The research conducted in the article started in 1983 and ranged to 1985. They interviewed thirty male former athletes. The former athletes age was from twenty-one to forty-eight years old. Each played either football, baseball, basketball, or track and must have been retired for at least five years. Fourteen of the interview subjects were African American, fourteen were Caucasian, and two were Hispanic. These individuals were not randomly selected, but range in terms of race and social class backgrounds. Finally, the subjects were divided into two separate comparison groups. Ten were high-status whites, and twenty were low status poor individuals.
The first concept is observational learning, also called social learning theory. This is simply leaning that occurs through observing the behavior of others. The article examines the way sports focus and define what it is to be masculine. Many interview subjects when asked why or how ...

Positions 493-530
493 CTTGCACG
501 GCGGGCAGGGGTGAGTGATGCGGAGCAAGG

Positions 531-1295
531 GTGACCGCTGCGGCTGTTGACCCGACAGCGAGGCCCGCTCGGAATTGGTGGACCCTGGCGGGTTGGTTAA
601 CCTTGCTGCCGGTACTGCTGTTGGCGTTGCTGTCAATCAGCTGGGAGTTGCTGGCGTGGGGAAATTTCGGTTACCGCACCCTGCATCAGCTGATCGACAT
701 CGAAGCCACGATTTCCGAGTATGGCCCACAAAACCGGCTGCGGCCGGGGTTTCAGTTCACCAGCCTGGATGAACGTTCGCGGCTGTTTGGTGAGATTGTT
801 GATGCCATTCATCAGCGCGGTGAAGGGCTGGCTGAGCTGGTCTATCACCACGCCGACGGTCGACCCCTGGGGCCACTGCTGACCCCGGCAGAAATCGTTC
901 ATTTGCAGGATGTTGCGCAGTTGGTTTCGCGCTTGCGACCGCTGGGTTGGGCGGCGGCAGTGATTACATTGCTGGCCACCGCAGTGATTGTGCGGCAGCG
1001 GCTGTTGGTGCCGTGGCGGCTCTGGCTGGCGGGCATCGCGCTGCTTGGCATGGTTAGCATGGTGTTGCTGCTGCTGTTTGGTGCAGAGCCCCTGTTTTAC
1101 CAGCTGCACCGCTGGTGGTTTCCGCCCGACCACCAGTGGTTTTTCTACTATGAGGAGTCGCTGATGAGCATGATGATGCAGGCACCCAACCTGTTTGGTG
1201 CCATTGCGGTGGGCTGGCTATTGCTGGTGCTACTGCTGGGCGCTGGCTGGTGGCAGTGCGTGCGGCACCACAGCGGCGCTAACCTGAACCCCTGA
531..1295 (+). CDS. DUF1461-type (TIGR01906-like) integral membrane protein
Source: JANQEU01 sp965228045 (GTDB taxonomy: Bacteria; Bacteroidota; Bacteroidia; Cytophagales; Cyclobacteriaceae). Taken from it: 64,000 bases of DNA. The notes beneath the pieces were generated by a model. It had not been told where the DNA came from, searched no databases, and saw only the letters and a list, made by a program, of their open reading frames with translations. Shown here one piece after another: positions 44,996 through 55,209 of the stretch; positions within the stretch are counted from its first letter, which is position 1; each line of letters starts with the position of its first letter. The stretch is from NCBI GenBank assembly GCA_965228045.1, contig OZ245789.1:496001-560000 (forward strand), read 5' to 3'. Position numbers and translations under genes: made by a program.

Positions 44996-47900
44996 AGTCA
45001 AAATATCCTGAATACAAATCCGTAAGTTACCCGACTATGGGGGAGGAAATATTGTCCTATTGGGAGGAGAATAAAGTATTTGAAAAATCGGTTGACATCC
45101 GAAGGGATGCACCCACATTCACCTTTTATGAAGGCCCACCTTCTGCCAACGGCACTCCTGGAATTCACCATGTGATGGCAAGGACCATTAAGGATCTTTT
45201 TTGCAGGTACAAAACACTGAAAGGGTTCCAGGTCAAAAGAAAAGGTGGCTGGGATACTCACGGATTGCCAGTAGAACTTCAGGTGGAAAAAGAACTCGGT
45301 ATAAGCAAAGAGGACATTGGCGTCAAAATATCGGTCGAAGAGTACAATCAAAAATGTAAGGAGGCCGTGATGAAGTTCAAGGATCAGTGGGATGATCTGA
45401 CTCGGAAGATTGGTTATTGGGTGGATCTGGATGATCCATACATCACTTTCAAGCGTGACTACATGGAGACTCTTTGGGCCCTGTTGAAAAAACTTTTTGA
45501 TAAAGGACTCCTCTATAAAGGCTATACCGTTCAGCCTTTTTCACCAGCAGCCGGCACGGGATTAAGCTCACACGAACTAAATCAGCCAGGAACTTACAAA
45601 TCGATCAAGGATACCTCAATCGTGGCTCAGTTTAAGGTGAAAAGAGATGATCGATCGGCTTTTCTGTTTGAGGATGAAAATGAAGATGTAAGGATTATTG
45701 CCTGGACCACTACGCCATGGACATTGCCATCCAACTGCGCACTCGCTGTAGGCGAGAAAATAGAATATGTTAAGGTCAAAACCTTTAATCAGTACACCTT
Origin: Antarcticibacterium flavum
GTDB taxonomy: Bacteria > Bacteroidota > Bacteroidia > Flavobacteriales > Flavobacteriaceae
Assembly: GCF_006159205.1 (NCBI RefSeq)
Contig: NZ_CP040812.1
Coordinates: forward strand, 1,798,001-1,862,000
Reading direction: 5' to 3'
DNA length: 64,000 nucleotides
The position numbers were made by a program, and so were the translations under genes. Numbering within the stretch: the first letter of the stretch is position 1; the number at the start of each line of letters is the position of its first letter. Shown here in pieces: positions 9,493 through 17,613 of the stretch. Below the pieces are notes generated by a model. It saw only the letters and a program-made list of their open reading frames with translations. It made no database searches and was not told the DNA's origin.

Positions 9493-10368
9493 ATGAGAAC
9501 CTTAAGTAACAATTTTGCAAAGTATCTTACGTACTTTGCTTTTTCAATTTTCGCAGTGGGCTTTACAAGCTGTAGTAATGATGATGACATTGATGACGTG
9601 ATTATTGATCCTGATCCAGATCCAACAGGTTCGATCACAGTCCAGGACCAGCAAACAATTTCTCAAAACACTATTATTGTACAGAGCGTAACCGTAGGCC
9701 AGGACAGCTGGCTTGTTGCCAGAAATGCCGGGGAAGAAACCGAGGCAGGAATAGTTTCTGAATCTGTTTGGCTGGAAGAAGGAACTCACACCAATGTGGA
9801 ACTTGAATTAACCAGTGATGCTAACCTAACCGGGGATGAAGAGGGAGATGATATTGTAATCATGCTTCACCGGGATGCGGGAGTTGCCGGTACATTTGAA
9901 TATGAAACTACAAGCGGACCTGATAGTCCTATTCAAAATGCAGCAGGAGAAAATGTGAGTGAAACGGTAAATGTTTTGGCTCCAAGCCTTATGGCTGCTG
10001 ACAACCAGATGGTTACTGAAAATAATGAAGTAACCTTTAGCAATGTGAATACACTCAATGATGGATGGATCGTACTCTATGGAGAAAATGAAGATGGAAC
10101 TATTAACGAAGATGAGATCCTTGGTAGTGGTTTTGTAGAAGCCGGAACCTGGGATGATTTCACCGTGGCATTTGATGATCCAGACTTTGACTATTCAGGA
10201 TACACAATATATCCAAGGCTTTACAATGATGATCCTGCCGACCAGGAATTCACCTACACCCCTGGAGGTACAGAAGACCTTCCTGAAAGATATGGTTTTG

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...icle by Michael A. Messner, Boyhood, Organized Sports, and the Construction of Masculinities, sex-graded activities such as organized sports structured by adults, provide context in which gender identities and separate gender cultures develop and come to appear natural. In actuality these skills are not natural, but are built by observational learning. Through this exposure lies the essence of all sports decisions through the subconscious mind. Higher socio-economic families have more opportunities than lower socio- economic families resulting in children conforming and adapting their own social identities based on opportunities and circumstances. Society’s standards create social identities and a perception that boys are to be physically strong, they are pushed by their families to win, and exhibit athletic skill resulting in the construction of masculinities.
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